Probable one of the fullest, most complete and thoughtful apologies I’ve ever seen.

I’m all for owning up when I’ve fucked up and genuinely think making mistakes and learning from my fuck ups is one of the best was to learn.

It’s actually why I enjoy debating; religion, science, conspiracy theories (et al.) with people because I like to hear alternate and ridiculous alternatives to what I understand or have learned and studied because I remain objective and can, and do change my opinion on issues.

It’s a trait I’ve learned and am still learning, and will for many years to come, but ya gotta start somewhere!

Here is a extremely thoughtful and personal apology from Bill Corbett

First and foremost: I’m sorry.   I don’t want to bury the lede here.

But let me back up for people who don’t know what I’m talking about..

A few days ago on Twitter, I posted these two things in quick succession:

1) My son got a Transformer for his 5th birthday and named him “Tranny.”

(The above was 100% true. But then in a minute, I followed up with:)

2) I’d MUCH rather have my son playing with a Tranny-the-Transvestite doll than anything associated with Michael Bay.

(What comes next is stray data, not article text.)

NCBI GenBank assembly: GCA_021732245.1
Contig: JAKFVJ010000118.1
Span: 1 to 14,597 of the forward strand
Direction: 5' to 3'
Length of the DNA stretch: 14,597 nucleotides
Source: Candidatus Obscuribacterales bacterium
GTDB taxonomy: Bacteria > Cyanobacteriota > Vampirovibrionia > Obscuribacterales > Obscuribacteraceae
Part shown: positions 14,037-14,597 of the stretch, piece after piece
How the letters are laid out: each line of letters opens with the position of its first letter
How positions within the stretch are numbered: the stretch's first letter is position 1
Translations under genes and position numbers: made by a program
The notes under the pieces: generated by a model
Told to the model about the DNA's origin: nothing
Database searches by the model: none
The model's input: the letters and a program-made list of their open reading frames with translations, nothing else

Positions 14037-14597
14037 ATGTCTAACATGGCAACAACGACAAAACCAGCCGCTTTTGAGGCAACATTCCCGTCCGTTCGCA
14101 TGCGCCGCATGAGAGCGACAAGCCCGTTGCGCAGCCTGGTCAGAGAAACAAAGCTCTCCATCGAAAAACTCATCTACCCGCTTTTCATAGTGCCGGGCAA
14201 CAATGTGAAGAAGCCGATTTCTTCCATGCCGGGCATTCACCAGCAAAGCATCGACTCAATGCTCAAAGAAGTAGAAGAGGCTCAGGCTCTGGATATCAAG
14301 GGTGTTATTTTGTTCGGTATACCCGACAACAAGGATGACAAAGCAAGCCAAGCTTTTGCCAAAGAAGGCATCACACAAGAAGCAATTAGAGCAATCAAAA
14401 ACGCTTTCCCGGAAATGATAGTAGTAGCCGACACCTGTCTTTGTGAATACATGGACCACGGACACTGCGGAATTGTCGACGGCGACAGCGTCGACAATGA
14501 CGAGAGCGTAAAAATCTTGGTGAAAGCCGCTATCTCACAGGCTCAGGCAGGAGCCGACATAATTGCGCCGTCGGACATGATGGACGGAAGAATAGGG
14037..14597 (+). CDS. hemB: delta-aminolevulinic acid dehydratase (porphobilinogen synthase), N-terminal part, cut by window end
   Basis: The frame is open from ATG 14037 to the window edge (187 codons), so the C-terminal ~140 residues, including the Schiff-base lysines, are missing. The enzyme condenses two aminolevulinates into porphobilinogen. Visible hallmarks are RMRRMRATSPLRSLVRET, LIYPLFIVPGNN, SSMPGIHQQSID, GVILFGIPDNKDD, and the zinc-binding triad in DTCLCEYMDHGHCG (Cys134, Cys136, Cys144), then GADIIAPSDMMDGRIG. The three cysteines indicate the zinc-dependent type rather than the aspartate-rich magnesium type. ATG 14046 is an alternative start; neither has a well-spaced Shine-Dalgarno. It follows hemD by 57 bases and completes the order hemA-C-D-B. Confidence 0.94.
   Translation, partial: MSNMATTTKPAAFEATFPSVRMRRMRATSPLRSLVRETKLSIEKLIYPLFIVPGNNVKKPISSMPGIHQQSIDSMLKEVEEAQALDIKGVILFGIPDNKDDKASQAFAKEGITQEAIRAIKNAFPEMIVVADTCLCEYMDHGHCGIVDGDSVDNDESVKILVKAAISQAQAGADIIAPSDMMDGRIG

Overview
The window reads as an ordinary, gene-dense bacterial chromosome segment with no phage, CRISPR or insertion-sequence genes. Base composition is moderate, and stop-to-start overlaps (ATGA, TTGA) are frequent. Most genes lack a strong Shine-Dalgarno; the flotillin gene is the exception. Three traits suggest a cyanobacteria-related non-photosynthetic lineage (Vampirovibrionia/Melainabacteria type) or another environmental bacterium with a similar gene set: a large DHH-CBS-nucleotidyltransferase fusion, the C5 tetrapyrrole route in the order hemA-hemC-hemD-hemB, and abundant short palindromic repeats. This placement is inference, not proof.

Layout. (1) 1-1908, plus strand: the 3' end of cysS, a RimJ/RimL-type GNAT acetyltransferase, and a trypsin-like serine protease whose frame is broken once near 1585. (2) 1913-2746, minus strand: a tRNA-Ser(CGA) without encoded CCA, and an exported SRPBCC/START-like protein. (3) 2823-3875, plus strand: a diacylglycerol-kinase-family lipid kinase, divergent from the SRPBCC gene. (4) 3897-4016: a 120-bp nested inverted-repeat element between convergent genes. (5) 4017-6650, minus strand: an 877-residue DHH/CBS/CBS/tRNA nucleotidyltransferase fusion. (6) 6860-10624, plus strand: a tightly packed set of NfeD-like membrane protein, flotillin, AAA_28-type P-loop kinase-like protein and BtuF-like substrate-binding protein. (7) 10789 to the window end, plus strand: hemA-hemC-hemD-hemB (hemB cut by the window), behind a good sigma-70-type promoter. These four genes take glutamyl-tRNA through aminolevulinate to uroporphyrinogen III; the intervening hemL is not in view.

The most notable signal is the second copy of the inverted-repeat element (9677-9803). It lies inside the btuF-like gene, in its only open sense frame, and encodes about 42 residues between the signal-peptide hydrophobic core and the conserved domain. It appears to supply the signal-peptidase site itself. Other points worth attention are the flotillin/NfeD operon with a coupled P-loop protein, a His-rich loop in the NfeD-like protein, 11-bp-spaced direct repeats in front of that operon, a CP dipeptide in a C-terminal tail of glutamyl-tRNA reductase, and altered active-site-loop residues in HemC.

I got an avalanche of very angry messages immediately after that, saying that the term “tranny” is a super-offensive term to trans people.  And that I was a [many expletives].

Let me admit it upfront:  I had no idea.  I thought the term was a shorthand for more accepted terms — maybe not the most reverent, but certainly not all that offensive.  I assumed it became offensive only in context, when used with malicious and even violent intent — when clearly meant to hurt and belittle.  In those two tweets above, the first seemed like an amusing bit of reportage of what my kid actually said.  In my mind, the second one was mostly a slam on Michael Bay.  But the more I look at the second one, the more I see how it’s not that simple.